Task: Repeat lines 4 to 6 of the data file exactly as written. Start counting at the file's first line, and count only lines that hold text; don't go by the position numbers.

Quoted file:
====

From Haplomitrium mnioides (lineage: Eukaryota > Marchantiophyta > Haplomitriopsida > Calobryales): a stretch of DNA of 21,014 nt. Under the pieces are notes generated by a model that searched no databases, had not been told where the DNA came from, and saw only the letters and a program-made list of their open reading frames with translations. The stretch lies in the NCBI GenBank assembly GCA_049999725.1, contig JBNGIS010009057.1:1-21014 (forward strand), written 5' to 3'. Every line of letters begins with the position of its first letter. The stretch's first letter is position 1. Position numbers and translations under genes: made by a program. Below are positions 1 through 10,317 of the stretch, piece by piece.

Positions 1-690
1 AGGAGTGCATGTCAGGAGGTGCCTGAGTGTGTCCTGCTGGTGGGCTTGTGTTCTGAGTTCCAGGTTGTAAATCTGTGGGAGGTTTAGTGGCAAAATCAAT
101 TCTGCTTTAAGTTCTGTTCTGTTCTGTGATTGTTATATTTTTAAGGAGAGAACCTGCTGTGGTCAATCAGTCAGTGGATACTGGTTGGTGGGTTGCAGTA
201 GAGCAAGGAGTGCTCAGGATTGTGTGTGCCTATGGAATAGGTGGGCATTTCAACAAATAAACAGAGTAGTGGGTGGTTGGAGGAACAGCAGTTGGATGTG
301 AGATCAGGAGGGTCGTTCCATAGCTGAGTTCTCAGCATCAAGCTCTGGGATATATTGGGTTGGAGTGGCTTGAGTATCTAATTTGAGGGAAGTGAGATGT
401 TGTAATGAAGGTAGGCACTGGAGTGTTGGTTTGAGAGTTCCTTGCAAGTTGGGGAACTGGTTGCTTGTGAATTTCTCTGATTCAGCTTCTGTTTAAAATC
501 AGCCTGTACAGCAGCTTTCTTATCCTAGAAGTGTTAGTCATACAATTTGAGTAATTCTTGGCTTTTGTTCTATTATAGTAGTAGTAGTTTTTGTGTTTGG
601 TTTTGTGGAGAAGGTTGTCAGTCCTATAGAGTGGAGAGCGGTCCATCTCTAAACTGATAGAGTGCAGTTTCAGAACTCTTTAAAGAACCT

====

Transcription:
101 TCTGCTTTAAGTTCTGTTCTGTTCTGTGATTGTTATATTTTTAAGGAGAGAACCTGCTGTGGTCAATCAGTCAGTGGATACTGGTTGGTGGGTTGCAGTA
201 GAGCAAGGAGTGCTCAGGATTGTGTGTGCCTATGGAATAGGTGGGCATTTCAACAAATAAACAGAGTAGTGGGTGGTTGGAGGAACAGCAGTTGGATGTG
301 AGATCAGGAGGGTCGTTCCATAGCTGAGTTCTCAGCATCAAGCTCTGGGATATATTGGGTTGGAGTGGCTTGAGTATCTAATTTGAGGGAAGTGAGATGT